It’s taken three years of hand-wringing, cancellations and dates written in pencil, but the latest survey from The Knot shows that the wedding industrial complex is back to its pre-pandemic normal.
Last year, a record 2.6 million couples got hitched.
This year, it’s expected to recede to a more typical 2.1 million nuptials. And 93% say their weddings happened as planned, with just 7% of respondents saying COVID had any impact on the date they chose.
Costs rose to $30,000 in 2022 for the average ceremony and reception, up from $28,000 in 2021. Guest lists are ticking up, averaging 117 per wedding, compared to 105 in 2021.
Based on 12,000 couples, the annual survey reveals an increasing shift to wedding professionals, now used by 23% of respondents, an 11% increase since 2019. That reflects the rising complexity of the wedding world. On average, couples work with 14 vendors per wedding.
As the oldest members of Gen Z are turning 25, that group is exerting its individualistic trend-setting power. About a third of couples chose a wedding theme, up from 13% in 2017. Many are quirky and based on beloved pop-culture references like “Taylor Swift and Cats,” “Roaring ‘20s with Star Wars influence,” and “Vintage Nintendo.”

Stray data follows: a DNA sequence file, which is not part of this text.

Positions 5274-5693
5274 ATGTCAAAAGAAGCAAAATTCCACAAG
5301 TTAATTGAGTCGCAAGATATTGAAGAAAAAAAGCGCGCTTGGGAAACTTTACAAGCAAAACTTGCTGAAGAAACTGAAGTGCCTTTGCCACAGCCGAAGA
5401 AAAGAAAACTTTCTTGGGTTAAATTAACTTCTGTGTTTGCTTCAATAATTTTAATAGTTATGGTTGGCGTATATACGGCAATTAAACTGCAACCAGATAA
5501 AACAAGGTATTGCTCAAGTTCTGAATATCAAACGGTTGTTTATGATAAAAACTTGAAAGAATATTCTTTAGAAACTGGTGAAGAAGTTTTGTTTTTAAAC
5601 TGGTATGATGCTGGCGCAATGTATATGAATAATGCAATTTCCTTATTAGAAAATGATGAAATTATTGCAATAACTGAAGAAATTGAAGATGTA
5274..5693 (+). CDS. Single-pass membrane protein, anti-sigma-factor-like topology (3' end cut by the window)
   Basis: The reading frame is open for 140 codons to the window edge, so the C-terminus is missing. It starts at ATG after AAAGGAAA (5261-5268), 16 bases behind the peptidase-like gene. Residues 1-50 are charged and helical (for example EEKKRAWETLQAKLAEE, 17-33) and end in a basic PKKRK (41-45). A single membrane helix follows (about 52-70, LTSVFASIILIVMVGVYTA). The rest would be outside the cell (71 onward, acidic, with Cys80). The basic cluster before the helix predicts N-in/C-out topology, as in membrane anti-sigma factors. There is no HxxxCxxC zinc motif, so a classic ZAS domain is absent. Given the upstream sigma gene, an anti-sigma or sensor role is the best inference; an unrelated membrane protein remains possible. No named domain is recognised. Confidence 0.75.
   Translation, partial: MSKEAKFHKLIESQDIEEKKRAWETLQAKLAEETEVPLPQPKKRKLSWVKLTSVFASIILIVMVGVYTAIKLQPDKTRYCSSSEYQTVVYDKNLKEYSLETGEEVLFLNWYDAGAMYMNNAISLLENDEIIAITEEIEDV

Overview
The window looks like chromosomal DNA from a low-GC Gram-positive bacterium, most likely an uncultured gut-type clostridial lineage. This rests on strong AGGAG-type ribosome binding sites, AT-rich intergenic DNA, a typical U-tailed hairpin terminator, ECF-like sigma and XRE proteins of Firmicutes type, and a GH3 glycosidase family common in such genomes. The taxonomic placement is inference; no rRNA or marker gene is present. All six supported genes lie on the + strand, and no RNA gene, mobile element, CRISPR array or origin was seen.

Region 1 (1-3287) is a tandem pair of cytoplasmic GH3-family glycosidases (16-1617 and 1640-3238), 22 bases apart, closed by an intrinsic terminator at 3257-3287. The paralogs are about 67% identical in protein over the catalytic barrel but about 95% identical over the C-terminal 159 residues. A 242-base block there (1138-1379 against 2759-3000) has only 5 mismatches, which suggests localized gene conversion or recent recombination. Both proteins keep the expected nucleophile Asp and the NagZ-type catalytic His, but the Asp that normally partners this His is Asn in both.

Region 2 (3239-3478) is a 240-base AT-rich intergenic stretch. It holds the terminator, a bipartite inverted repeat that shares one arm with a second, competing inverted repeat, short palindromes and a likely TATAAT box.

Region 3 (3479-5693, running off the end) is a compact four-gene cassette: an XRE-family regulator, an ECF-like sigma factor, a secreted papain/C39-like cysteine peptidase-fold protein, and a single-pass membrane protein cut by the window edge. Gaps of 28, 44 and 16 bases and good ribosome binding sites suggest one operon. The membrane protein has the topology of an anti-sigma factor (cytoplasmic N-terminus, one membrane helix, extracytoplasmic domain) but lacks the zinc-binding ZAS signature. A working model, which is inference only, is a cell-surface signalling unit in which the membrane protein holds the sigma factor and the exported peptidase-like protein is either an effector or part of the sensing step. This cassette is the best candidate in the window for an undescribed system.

And 40% chose signature cocktails, compared with just 17% in 2017.
Strong opinions about tech are emerging, with 45% opting for “unplugged” ceremonies with no videos or cameras.
Wedding hashtags are on the way out, falling to just 23% from 32%, as are wedding favors, down 21%, as couples look for more ways to lessen the environmental impact of their big day.
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The online wedding platform says some clear generational differences are emerging. Gen Z couples (between 18 and 25) have been together longer, dating an average of two years, about 8% longer than millennials. They’re also more finance-focused and more likely to have discussed future money issues with their partners.
Gen Z is also more intent on making a splash, looking for ways to make their celebration different. About 40% surprised guests with an ethnic, religious or cultural element like jumping over a broomstick or lighting a unity candle. And 67% had some kind of grand entrance or exit, using details like fireworks or sparklers. Only 49% of millennials did so.